What does it mean to experience trauma?
To experience trauma is to live through an experience that creates long-lasting pain or distress in our lives. There is no one size fits all definition of trauma. Things like witnessing violence, surviving assault, or being in an abusive relationship are common understandings of trauma, but it is actually much more expansive than that.
Many people do not even know they have experienced trauma until much, much later. In the moment, while uncomfortable, your mental defenses might put your concentration firmly onto survival that you aren’t able to recognize the trauma for what it was until you’re safe to unpack and explore what happened. Signs that you have experienced trauma can include:
- Feelings of shock, disbelief, denial
- Trouble concentrating
- Mood swings (anger, irritability, etc.)
- Impulse to withdraw from others
- Nagging feeling of guilt or shame
- Feeling disconnected from your life, as though you are just going through the motions
- Trouble sleeping
- Startling easily
- Frequent body aches + pains
- Increased anxiety
Read: Big T vs Little T Trauma
What happens if we don’t address or unpack our trauma?
Even if we know we need to, addressing our trauma is incredibly difficult. Even with a therapist! It makes us feel vulnerable. Add on top of that, any sort of gaslighting you may have experienced after the trauma–from others or yourself–and we can start to feel extreme shame when thinking of our trauma. Gaslighting can sound like:
- “It wasn’t that bad.”
- “Other people have suffered worse.”
- “You’re being dramatic.”
- “Can’t you just move on?”
- “That sucks but don’t think you’re making too big of a deal out of it?”
- “That didn’t happen.”
- “I don’t believe it’s actually that bad.”
Gaslighting doesn’t just come from others–it often comes directly from ourselves. We don’t want to be weak or broken, so we tell ourselves that what we have experienced wasn’t that bad, that we have made it up, that if we were just stronger we’d get over it, etc. Deep down, we know it’s not true. The pain we are feeling is real and present and affecting our daily lives. But even if we know deep down that our pain needs to be dealt with and healed, part of us is likely afraid that if we bring up our trauma in therapy, our therapist will say things like this back to us–confirming our worst fears about our experience.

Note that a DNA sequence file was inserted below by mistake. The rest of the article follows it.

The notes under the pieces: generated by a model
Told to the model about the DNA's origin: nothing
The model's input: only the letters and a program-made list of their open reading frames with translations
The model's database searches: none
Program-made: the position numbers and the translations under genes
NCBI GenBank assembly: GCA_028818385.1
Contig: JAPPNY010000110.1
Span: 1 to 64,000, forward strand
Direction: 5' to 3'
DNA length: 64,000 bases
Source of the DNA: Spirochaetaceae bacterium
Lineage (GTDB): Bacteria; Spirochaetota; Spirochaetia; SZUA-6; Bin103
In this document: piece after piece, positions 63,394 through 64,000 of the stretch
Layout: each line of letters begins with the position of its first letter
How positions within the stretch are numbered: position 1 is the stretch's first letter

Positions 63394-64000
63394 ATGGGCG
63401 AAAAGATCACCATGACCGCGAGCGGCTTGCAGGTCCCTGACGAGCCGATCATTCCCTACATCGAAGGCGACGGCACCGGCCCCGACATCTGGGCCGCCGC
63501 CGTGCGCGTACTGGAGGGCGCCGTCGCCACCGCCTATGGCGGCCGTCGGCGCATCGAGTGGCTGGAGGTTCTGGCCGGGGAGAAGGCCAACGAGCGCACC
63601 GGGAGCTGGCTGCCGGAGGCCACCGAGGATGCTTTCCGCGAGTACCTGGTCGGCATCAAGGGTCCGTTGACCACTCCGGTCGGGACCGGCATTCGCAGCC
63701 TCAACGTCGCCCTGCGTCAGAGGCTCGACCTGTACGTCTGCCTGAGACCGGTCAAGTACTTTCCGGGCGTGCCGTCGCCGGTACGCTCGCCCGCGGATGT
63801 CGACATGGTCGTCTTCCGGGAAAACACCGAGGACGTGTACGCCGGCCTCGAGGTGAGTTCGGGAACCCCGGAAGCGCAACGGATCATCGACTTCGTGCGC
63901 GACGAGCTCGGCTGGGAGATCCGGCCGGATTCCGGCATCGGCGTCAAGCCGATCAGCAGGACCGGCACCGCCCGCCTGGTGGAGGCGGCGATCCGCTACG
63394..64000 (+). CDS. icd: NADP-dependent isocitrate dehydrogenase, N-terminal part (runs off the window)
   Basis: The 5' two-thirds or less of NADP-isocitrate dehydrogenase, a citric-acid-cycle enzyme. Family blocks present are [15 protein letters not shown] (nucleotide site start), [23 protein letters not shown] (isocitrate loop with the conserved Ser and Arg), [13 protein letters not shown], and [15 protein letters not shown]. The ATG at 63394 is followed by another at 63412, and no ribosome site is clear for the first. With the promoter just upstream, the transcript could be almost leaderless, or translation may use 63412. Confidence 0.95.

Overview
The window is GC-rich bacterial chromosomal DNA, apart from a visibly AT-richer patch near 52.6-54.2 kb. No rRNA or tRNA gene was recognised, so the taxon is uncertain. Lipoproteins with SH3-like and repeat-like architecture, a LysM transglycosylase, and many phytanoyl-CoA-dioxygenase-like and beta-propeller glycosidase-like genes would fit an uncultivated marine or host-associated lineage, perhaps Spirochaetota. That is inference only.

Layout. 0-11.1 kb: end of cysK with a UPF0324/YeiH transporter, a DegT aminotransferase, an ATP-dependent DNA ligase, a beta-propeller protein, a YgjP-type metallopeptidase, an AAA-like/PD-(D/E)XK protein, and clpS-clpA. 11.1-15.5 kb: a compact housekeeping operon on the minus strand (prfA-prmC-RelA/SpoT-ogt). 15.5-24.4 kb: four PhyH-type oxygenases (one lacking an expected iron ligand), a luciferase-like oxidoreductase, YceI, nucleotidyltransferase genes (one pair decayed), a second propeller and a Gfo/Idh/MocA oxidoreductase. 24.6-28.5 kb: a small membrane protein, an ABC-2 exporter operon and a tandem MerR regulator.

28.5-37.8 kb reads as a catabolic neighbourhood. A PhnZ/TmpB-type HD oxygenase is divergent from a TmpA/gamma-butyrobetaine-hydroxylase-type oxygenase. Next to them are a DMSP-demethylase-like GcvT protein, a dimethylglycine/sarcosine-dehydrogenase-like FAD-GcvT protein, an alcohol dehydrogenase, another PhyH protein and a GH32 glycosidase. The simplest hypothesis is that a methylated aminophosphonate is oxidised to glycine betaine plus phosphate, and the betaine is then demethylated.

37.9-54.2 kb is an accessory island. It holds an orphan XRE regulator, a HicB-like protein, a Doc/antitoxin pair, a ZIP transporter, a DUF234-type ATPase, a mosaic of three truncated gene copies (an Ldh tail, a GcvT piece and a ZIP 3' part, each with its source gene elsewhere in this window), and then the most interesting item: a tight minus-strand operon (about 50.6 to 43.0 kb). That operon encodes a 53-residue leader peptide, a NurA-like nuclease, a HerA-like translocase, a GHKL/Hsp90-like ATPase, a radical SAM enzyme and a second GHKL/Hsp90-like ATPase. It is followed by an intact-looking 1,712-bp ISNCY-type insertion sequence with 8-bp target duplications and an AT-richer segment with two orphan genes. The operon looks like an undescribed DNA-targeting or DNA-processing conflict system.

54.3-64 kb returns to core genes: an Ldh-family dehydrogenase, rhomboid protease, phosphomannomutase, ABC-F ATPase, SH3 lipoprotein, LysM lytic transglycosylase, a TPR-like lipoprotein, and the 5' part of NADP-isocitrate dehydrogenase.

How to bring up past trauma in your therapy session:
Tell your therapist about your fears:
You don’t have to dive into the deep end on your first try. Your trauma therapist is there to help you work through and heal your pain in whichever way is best for you. And you are the expert on yourself. If jumping right in is too much, talk to them about why that is first. You can say something like:
“There is something I’m struggling to move past. I know I need to face it to move forward, but I’m afraid to talk about it. I think I’m afraid I will be judged, or that you will think I’m overreacting.”
You don’t even have to say what it is you’re talking about. Let them know you have work you want to do, but that fears are blocking you from being able to actually do that work. Then, you and your trauma therapist can work together to make sure you feel comfortable and safe before you do anything else.
Write it down:
When we talk about a traumatic event, we can feel pulled back into the event itself–like we’re experiencing it all over again. That can make talking about it difficult. Instead of pressuring yourself to be composed and calm while explaining a traumatic experience, give yourself the space to feel your feelings freely without an audience. Sit down with a pen and paper, or a note app on your phone, a blank doc on your computer, etc. and make a few notes about what you want to talk about.
Then, in session, let your therapist know that speaking off the cuff in regards to your trauma is too difficult, but that you have written down a few notes. And if you move away from the notes and start to struggle, ask your therapist to remind you that you can refer back to your notes when you begin struggling to communicate.
Remember you can stop at any time:
There is no rule that says once you have started talking about something in therapy, you have to finish. If you start unpacking trauma and it becomes too much for you, remind yourself that you can stop. Tell your therapist that you appreciate the space they have provided to talk, but you’re not ready to discuss it any further.
We know that the experience of traumatic events may impact your living situation, relationships, health, and mental well-being. If you need help dealing with this, then we’re here to help. You can also get online counseling if you live in California, Colorado, and Texas.